People will ask if they can simply swap out their Prozac for kale, and that’s of course impossible to answer.
Is food the cure for what ails us? Back in the 70s the book Sugar Blues, by William Dufty, indicted sugar as a major source of physical and mental illness. At the same time, orthomolecular psychiatry emphasized the role of nutrition and biochemistry in the healing of schizophrenia. Regardless, traditional doctors continued prescribing pharmaceuticals. Health food “nuts” ran for the granola. Now, over thirty years later, mainstream psychiatrists are taking a serious look at food, too.
WILL SWITCHING FOODS MAKE A BIG DIFFERENCE?
Recent studies show that inflammation in the brain plays a major role in Alzheimer disease, Parkinson disease, and multiple sclerosis. Newer studies1 also show inflammation affects treatment-resistant major depression. Helpful strategies to combat inflammation include weight loss, exercise, and meditation. Food selection is another. Consider these studies:
- How the brain-gut connection works is not yet fully understood, but researcher Emeran Mayer, MD, said “the knowledge that signals are sent from the intestine to the brain and that they can be modulated by a dietary change”² could lead to new treatments for mental disorders.
- Dr. Shaheen Lakhan, executive director of the Global Neuroscience Initiative Foundation, points to inflammation caused by fructose and “gut dysfunction” (imbalance of microbiota in the stomach), as playing a negative role in mental health. Fructose is a form of sugar. “The emerging evidence,” he said in a Medscape interview, “suggests the pathway to be: diet-microbiota-inflammation-mental health.”³
- The term “psychobiotic” was created during recent studies at University College Cork in Ireland, according to a Psychiatric Times article about treatment-resistant major depression. Researchers noted a connection between probiotics (as found in yogurt and supplements) and behavioral disorders. Presumably, a pathway to the brain comes as a result of an “anti-inflammatory mechanism that may itself be influenced by probiotics”4 in the stomach. Perhaps, the researchers say, “diet itself might catalyse bacterial communication with the brain.”
DO I HAVE TO BE A HEALTH FOOD NUT?
Rigid diet. Time consuming preparation. Odd foods. Obsessive focus. I think those images come to mind when a physician mentions dietary changes for health reasons. Along with the negative images, there are doubts. How will someone with major depression or schizophrenia maintain such a regimen? Especially someone in a group home or institution? Where will he or she get the money for those expensive special foods?
“There is no one food that should be eaten or not eaten to reduce the risk for mental disorders or any other health disorder,”3 said Dr. Felice Jacka in a Medscape Medical News article. Looking at the whole diet makes more sense than picking a few items only. Jacka, president of the International Society for Nutritional Psychiatry Research, found that refined carbohydrates, sugar, and trans fats have been linked to inflammation, which is linked to sickness of the brain.
Reducing intake of those types of foods would improve overall health, but maintaining such a drastic dietary change might be a challenge for many patients. Drew Ramsey, author of Fifty Shades of Kale, details a more moderate approach. Dr. Ramsey, who also wrote The Happiness Diet: A Nutritional Prescription for a Sharp Brain, Balanced Mood and Lean, Energized Body, suggests swapping food items.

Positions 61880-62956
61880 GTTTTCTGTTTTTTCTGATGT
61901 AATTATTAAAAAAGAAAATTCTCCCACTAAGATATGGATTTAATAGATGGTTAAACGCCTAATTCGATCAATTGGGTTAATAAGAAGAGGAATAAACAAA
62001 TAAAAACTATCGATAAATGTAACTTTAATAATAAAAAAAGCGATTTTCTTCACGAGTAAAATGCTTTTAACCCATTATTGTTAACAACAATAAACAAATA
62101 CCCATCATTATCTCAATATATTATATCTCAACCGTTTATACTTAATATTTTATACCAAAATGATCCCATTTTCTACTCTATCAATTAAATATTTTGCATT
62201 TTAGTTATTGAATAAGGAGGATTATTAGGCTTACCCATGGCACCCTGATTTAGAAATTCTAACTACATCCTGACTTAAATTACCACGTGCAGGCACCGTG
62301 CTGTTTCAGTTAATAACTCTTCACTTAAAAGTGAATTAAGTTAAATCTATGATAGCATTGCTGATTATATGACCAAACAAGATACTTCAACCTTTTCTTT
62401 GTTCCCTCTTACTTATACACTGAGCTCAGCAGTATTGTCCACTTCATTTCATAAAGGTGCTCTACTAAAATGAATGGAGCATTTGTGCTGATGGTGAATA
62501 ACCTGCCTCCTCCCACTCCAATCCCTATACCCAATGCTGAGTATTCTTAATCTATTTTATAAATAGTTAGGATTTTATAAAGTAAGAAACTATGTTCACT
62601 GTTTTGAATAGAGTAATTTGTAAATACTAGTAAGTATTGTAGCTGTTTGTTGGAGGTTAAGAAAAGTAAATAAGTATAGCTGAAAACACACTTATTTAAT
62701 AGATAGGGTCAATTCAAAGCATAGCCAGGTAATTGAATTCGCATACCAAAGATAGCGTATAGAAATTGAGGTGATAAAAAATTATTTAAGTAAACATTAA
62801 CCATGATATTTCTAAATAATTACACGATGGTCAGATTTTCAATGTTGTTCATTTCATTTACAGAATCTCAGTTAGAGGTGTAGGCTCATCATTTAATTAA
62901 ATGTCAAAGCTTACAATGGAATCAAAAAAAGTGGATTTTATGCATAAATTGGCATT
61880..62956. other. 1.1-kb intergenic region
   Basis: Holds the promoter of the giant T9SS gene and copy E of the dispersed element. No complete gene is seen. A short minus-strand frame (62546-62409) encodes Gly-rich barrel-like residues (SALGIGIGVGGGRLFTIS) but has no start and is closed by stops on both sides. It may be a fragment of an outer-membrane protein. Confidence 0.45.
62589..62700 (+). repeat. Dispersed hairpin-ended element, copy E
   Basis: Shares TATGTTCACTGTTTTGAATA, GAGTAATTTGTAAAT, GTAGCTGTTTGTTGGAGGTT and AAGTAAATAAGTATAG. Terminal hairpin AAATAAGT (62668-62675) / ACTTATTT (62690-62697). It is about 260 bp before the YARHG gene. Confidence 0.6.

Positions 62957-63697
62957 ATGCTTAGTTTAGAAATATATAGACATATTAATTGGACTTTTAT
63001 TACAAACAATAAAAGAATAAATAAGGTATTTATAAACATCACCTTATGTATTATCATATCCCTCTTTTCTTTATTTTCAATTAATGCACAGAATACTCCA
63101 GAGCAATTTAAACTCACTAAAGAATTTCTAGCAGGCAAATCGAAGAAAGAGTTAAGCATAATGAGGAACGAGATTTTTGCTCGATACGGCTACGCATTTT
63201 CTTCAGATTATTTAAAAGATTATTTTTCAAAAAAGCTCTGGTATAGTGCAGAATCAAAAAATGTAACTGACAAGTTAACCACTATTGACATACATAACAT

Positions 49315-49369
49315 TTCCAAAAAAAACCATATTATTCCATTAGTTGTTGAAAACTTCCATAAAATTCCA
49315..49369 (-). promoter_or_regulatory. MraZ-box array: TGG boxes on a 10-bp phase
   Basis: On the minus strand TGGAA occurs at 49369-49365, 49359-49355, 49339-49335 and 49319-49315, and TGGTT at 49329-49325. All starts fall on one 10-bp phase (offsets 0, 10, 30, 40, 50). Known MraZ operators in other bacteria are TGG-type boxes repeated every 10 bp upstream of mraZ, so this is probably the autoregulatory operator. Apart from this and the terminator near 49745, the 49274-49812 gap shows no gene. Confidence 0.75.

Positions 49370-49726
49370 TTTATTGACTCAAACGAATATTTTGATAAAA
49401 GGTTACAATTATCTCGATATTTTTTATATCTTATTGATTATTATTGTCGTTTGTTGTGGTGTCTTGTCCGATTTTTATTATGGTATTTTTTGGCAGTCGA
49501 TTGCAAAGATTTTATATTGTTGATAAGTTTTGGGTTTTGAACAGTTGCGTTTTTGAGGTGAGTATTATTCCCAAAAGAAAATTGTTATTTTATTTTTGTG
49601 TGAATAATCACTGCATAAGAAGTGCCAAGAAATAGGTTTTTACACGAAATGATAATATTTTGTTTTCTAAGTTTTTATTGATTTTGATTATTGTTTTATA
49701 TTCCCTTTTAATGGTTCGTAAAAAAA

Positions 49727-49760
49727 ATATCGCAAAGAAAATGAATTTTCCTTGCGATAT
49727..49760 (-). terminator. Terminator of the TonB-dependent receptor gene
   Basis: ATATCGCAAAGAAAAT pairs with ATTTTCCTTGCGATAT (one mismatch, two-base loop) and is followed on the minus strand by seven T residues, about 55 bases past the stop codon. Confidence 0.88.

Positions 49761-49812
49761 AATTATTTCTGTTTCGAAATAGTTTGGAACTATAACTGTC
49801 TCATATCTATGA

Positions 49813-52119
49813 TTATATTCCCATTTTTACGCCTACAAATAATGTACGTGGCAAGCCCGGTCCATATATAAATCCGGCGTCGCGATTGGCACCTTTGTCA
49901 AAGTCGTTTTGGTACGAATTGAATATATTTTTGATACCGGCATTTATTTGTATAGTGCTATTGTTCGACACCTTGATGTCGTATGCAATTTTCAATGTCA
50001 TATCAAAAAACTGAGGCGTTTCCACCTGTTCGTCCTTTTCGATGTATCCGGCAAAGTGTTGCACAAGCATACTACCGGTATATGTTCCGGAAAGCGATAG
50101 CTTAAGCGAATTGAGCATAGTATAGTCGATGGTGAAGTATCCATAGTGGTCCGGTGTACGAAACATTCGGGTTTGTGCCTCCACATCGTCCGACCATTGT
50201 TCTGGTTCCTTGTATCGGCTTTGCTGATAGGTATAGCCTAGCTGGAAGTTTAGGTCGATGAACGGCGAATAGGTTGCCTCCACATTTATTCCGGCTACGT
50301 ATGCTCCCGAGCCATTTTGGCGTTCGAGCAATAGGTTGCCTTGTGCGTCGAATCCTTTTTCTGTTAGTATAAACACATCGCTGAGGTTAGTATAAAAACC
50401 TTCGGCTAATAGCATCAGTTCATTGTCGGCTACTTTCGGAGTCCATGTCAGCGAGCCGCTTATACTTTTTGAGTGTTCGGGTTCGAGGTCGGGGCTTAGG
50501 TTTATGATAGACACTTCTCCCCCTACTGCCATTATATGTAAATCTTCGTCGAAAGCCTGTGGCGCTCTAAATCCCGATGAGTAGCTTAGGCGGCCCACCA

As an example, he suggests swapping whole wheat or quinoa pasta for white pasta, “or choose less pasta and more vegetables.”3 Instead of a chocolate covered pretzel, he suggests a dark chocolate-covered almond. “All of a sudden,” he said, that person would be “eating 2 of the most healthy brain foods ― nuts and dark chocolate.” The author of Fifty Shades of Kale also suggests swapping nutrient-rich kale for iceberg lettuce.
PILLS DON’T TAKE AS MUCH EFFORT
I’ll admit, popping a pill is easier than making a kale smoothie. Healthier foods also cost more than a cart load of canned and boxed products, but fruits and vegetables don’t have the potent side effects that accompany many psychiatric medications. Rather than suppress symptoms, healthy food improves mental and physical health. As for family members living in group homes, maybe you won’t convince the cook to make any dietary switches on their behalf, yet you might.
None of the physicians or researchers quoted in this post suggested discontinuing medication. “People will ask if they can simply swap out their Prozac for kale,” said Dr. Ramsey,” and that’s of course impossible to answer.” The doctors interviewed acknowledged a positive effect from certain food choices and believed patients would benefit mentally as well as physically from dietary changes. Ramsey did not promise results from kale alone, but he believes psychiatrists should discuss diet with their patients. “It’s a very easy intervention,” he says.
1 “Inflammation and Treatment Resistance in Major Depression: The Perfect Storm,” by Charles L. Raison, MD, Jennifer C. Felger, PhD, and Andrew H. Miller, MD, Psychiatric Times online, September 12, 2013, http://www.psychiatrictimes.com/cme/inflammation-and-treatment-resistance-major-depression-perfect-storm .
2 “Probiotics Affect Brain Activity,” by Megan Brooks, Medscape online, May 30, 2013, http://www.medscape.com/viewarticle /805012.
3 “Culinary Culprits: Foods That May Harm the Brain,” by Nancy A. Melville, Medscape online, Jan. 30, 2014, http://www.medscape.com/viewarticle/819974#1.
4 “Probiotics a Potential Treatment for Mental Illness,” by Deborah Brauser, Medscape online, November 19, 2013, http://www.medscape.com/viewarticle/814672 .